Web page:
Anyway, we raced out the door, toaster waffles hanging out of our mouths, into the car, en route to school…only the intersection was blocked!  So irritating!  Didn’t we all learn in driver training that you are NOT supposed to block intersections?!!!  While a couple of cars made way, one remained steadfastly put, despite having ample room to move.  Suppressing my inner, road-rage-prone monster, I lowered my window and asked kindly, “Pardon me, sir?  Would you mind moving a little forward and letting me through, please?”  He snapped, “I’ve gone as far as I can!  I can’t move any further!”  Fortunately, he got dirty looks from all those around and moved up all the same, letting us through.

Why was he so opposed?  Why are we all so resistant when faced with the impetus for change?  Is it because we’ve just become comfortable with the status quo…even if that status quo became the status quo only a moment ago?  Confused?  Think of it this way.  Imagine having to get across a stream.  To do so, you have to jump from one rock to the next until you make it across.  Each rock represents change from one to the next.  When you’re preparing to jump you are most uncomfortable – most fearful of change – and as soon as you land, you are at once relieved and comfortable again.  Change can be risky…you could land in the water and most situations in life aren’t so bad that you would actually fall in the water and drown.  Most of us draw on ourselves to figure things out – to swim to the next rock, if you will.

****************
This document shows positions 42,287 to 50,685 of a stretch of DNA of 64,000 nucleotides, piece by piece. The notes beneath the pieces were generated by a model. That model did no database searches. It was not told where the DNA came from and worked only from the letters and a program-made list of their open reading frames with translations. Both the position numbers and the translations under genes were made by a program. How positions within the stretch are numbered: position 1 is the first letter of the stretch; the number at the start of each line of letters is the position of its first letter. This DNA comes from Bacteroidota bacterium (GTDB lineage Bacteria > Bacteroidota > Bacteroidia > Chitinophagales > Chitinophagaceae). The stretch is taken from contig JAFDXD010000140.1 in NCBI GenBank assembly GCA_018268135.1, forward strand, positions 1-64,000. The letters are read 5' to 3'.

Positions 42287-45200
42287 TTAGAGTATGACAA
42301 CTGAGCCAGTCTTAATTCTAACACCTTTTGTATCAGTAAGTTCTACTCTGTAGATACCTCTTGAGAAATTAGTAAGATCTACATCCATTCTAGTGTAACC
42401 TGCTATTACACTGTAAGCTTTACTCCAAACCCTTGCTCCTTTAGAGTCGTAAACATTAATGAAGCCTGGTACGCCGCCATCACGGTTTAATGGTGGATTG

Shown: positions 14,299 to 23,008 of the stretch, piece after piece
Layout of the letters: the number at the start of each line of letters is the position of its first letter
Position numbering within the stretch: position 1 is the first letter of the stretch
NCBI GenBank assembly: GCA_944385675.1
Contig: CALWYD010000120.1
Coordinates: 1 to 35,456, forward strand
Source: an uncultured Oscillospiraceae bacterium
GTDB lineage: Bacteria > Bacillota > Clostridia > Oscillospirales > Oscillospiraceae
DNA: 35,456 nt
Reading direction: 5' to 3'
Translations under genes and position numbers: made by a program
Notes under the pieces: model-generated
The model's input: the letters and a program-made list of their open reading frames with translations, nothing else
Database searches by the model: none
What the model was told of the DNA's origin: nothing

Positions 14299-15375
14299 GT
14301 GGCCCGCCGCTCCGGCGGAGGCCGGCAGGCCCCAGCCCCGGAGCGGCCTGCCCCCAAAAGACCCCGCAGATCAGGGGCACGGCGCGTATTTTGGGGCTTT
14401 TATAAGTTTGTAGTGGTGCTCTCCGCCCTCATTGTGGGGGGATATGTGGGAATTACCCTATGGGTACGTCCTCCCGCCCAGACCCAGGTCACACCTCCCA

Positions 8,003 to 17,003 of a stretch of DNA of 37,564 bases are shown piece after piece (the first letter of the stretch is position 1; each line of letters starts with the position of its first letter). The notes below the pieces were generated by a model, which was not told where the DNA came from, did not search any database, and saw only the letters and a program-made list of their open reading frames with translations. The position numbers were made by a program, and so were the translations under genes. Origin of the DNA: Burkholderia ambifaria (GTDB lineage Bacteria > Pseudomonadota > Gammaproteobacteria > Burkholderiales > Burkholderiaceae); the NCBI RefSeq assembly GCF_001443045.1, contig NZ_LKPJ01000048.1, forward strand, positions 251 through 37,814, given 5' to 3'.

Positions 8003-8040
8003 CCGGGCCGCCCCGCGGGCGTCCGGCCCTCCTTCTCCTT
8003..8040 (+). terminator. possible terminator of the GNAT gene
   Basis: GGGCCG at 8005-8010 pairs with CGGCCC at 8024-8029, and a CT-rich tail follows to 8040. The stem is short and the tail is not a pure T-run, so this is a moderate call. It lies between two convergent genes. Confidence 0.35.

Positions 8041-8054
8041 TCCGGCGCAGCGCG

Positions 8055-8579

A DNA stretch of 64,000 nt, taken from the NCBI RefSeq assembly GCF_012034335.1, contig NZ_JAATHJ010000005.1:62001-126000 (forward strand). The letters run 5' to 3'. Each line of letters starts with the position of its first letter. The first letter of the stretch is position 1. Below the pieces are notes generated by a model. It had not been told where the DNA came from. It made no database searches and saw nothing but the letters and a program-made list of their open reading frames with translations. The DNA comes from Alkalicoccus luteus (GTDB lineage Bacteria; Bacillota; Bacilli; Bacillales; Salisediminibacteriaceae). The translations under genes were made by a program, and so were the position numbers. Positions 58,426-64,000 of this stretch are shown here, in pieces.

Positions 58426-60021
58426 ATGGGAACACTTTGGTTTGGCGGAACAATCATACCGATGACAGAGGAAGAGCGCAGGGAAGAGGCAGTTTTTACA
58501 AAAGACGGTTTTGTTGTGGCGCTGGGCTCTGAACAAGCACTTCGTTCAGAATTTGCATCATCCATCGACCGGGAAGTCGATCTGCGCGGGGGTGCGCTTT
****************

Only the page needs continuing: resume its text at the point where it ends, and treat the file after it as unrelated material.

So now, my one friend is reaching a major milestone and while I’m happy that she’ll now be in the same decade as me, she is also the last of our “Fantastic Four” to reach it.  In a way, we have now all moved on to adulthood.  If I think about it enough though, I no longer have to feel like she could still claim to be in her thirties when I couldn’t so that’s not such a bad thing, right?  Pfft.  But that’s really not what’s bothering me at all.  I pretended like hitting that milestone was no big deal…but now that I’m in the decade – and becoming ever more entrenched – I’m not only facing change but fearing it!